Suspended Reality for the Sake of Suspense

Opposites attract. It’s an immutable law of nature. Everyone knows it. My romantic world is no different. My husband and I couldn’t be more opposite in personality and tastes if we tried, and I discover this in new ways all the time.

The most recent instance of this came when he read the first chapter of my novel, The Darkest Current. The book opens with the heroine, Amelia, diving headlong into a river because she needs to blow off some steam. This river is her solace, her “happy place”, to use modern terminology. It’s where she goes to think and collect her thoughts.

As I was writing this scene, I could smell the algae in the water, hear the rush of the rapids, feel the goosebumps because it takes place at night in early Spring. It felt appropriately vivid to me and completely believable for this character who was already fully alive in my head to be doing this. It was romantic and thrilling. Something every good Victorian heroine would do during a crisis.

My husband saw this completely differently. He read the scene and looked up at me and said, “You expect me to believe that this nineteen year old girl just dove into a river in March, at night, just because she was mad? No one does that.”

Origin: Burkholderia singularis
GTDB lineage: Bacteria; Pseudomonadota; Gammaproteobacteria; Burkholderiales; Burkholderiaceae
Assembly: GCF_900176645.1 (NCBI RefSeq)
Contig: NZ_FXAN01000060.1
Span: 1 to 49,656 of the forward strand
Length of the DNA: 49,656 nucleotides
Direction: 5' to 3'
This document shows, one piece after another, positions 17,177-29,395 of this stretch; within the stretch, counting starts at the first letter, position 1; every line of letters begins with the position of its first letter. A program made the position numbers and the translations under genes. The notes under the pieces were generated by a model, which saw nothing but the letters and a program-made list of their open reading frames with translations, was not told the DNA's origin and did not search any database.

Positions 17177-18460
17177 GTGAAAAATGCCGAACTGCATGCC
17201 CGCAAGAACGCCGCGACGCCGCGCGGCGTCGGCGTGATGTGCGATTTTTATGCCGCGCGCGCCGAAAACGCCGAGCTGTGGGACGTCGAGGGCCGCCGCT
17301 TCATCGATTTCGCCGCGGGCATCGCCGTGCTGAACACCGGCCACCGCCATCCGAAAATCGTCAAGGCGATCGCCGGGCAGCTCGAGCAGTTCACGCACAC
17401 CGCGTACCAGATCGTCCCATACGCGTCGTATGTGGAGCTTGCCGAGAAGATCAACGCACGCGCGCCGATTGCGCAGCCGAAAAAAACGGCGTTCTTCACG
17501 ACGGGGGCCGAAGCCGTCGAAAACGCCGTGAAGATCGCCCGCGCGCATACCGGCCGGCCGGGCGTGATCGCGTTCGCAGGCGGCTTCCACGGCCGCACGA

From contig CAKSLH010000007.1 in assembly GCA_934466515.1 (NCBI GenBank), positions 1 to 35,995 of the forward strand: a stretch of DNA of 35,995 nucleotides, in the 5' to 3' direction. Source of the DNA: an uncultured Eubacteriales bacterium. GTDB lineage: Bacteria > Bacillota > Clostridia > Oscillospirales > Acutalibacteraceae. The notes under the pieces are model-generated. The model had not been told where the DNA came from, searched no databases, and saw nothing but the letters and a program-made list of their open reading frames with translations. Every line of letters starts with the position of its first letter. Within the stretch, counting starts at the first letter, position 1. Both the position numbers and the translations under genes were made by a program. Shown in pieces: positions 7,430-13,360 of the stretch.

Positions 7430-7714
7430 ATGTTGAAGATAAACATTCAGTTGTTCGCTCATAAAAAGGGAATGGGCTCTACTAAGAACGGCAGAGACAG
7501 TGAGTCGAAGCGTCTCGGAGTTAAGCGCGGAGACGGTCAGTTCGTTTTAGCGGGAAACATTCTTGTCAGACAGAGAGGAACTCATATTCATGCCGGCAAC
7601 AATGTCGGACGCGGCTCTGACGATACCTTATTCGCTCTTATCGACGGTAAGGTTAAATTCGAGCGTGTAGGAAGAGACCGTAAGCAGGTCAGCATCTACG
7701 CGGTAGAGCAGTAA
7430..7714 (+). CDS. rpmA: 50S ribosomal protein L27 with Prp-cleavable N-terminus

My author self wanted to yell “yes they do!” but then my reasonable self– let’s face it, the much less dominant side of me — thought, “huh. He has a point. No real person would actually do this… so why did I write it that way?”

Then, this flash of a memory took me back to a literature class in high school where I first heard the term “suspension of disbelief,” or the idea that readers are willing to temporarily separate what they know to be true and set that aside for the sake of the story. This is done for a number of reasons — it’s more romantic, more dramatic, more fantastic, etc.,

This then, is why I wrote the scene the way I did. It’s so much more fun to read about a girl throwing her boots aside on a log and diving into a river still wearing her dinner gown than it is to be told, “she was angry, so she paced in the hallway for several minutes.” At least, it is for me.

But for some readers, (I would argue probably half the population), these leaps away from reality for the sake of the tale just pull them out of the story altogether. They’re distracted by the unreliability of it all. This isn’t wrong by any means. It just means that they prefer a more realistic style of writing. They exhibit a more scientific and analytical approach to reading. And to be sure, there are some amazing writers out there who cater to this preference, and do it brilliantly.

Unfortunately for my husband, I’m not one of them.

The Darkest Current is now available for purchase!


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